I deal with this question in Should you say a new Bracha on coffee when leaving the coffee shop? The fact that you have left and will be eating in a different place requires you to make a bracha acharona and make a new bracha rishona in the new place. As is pointed out in the sources that I quote there, there is a difference between going from room to room (within the same house) and going outside (as you say in the question - "coffee to go").

Note that this requires a new brach whenever a shinui makom occurs no matter what the original intent was. That is, even if the original intent was to leave in the middle and finish elsewhere, once one is going to leave the house (according to the sources that I cite) one must still make a new bracha upon leaving.

Leaving the house

Orach Chaim 178:1; Rema – Orach Chaim 178:2 Mishnah Berurah 178:39

Walking outside of your house implies that you have stopped this eating session, and is therefore considered a shinuy makom. This is true whether you go out to the street, or even simply walk out to your own backyard. As soon as you leave the building where you started eating, you've made a shinuy makom and a new bracha is necessary if you want to continue eating.

This is true whether you want to continue eating outside, or even if you immediately come back inside to continue eating there. The mere act of leaving the house ends your original eating session, and terminates the original bracha along with it.

The reverse is true as well. If you began eating outside, and then walk into your house (or any other building), a new bracha is necessary if you want to continue eating.

  • I don't think this answer address the case of the person who had intention from the beginning to leave (which is what the question asked about). – Daniel Jan 18 '16 at 19:30
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    This does not address a holchei derachim, someone who consciously knows at the time of the bracha he will be moving to a different location. – user6591 Jan 18 '16 at 19:32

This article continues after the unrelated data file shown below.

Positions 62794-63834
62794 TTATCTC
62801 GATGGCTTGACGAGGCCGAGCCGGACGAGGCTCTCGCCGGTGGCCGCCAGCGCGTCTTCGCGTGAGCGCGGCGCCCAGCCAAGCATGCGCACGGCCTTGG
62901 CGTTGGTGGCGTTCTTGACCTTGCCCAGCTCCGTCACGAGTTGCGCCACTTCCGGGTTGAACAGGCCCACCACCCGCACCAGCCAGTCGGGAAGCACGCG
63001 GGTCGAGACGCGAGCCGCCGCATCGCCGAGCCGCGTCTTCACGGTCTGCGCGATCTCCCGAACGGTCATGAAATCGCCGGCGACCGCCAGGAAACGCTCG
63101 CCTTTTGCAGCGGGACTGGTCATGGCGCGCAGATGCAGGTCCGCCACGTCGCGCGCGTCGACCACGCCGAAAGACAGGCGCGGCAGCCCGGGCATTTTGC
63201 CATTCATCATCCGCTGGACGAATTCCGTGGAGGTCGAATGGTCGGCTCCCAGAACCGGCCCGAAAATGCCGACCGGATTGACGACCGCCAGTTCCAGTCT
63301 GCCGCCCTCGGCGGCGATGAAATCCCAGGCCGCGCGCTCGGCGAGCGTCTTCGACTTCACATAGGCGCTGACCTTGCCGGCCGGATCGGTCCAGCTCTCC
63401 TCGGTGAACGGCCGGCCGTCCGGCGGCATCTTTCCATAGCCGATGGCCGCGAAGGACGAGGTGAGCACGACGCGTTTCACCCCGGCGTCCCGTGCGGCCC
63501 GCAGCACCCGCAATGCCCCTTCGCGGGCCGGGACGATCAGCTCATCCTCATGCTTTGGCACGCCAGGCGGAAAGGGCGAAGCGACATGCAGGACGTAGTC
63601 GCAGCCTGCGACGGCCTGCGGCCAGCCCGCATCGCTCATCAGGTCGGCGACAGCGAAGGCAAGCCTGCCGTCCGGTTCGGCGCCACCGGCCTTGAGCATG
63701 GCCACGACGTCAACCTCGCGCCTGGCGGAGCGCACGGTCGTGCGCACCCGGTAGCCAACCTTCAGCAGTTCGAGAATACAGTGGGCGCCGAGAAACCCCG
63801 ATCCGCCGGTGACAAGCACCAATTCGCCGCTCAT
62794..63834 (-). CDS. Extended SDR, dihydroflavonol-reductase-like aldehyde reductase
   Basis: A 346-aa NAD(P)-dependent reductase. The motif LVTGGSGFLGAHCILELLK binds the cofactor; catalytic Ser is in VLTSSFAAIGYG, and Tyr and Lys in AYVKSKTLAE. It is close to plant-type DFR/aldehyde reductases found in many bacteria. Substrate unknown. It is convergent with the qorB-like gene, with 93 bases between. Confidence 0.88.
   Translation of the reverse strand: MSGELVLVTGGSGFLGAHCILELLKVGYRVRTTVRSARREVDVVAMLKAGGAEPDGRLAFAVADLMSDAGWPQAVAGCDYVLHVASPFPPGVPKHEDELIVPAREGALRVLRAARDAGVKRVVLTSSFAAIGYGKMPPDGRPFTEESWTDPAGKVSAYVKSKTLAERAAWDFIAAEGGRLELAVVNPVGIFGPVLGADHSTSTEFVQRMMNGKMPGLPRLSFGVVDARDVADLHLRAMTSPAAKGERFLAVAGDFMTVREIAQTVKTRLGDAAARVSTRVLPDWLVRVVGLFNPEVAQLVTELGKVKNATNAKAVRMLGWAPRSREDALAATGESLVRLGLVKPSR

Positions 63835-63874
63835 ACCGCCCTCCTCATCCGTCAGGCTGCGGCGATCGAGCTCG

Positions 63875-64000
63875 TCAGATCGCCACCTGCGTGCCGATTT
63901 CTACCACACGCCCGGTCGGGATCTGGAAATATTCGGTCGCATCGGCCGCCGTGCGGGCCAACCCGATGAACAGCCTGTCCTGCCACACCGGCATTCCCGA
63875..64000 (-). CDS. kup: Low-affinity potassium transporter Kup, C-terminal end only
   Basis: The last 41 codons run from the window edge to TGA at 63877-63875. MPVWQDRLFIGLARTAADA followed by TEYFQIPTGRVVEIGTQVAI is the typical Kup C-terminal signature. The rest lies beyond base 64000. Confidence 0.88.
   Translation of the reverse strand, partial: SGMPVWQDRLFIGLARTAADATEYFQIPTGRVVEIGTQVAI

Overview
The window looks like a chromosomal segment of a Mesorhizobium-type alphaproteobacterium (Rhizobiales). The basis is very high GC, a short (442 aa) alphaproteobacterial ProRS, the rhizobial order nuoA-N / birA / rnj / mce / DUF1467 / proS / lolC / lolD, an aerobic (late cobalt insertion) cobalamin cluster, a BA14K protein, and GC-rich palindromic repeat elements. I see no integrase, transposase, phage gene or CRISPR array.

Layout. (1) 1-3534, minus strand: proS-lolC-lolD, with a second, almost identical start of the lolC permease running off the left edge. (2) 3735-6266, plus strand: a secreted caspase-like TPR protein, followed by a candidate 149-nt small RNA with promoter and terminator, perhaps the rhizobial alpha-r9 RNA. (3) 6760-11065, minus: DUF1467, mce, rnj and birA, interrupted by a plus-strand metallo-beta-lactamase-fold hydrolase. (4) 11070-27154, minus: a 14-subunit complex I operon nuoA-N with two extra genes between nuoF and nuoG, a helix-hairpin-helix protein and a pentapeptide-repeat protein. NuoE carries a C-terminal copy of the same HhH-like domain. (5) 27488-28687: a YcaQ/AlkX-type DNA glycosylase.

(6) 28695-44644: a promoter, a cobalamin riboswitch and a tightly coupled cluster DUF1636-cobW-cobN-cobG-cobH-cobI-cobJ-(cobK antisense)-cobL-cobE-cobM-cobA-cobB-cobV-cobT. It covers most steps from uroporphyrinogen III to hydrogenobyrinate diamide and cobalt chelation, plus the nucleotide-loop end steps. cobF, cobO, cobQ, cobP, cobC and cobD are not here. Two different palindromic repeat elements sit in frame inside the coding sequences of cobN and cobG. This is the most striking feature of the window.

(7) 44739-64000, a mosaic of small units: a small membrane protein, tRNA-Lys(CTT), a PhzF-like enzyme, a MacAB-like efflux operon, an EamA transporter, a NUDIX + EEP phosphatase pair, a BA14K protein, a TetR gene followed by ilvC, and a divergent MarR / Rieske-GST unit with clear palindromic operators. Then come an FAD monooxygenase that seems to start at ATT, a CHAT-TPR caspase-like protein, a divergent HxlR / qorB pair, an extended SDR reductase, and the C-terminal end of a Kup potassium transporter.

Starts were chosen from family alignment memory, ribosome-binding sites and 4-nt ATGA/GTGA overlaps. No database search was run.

• @Daniel The question of shinuy makom as explained in the answer that I point to includes whether or not one intended to eat in multiple places or not. The fact that one does leave is sufficient to require a new bracha because of shinui makom. I will attempt to make that clearer. – sabbahillel Jan 18 '16 at 19:33
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    @sabbahillel Please provide a source for that because I do not believe you are correct about that. – Daniel Jan 18 '16 at 19:34
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    @sabbahillel See here – Daniel Jan 18 '16 at 19:37
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Regarding hoilchai drochim this law only applies to bread see taz 178.9


From Siddur birchas hanenenin 9.11,12,13,14,15 see footnotes below for original sources

Regarding to go
Things that are borai nifashois if you take them to another place, having in mind only helps (not having to say another first brocho) if the second place is in the same house, or you can see the first place,

Does his borei nefashos automatically end his drinking session?
His leaving the place ends his drinking session

Can he have explicit intention to have it not apply to the coffee?
It is not good to say extra brochois (shulchan aruch harav 215.4)

Should he rather not make a borei nefashos at all until he finishes his coffee?
I guess so

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  • You were right, I read it wrong. – Daniel Jan 18 '16 at 20:25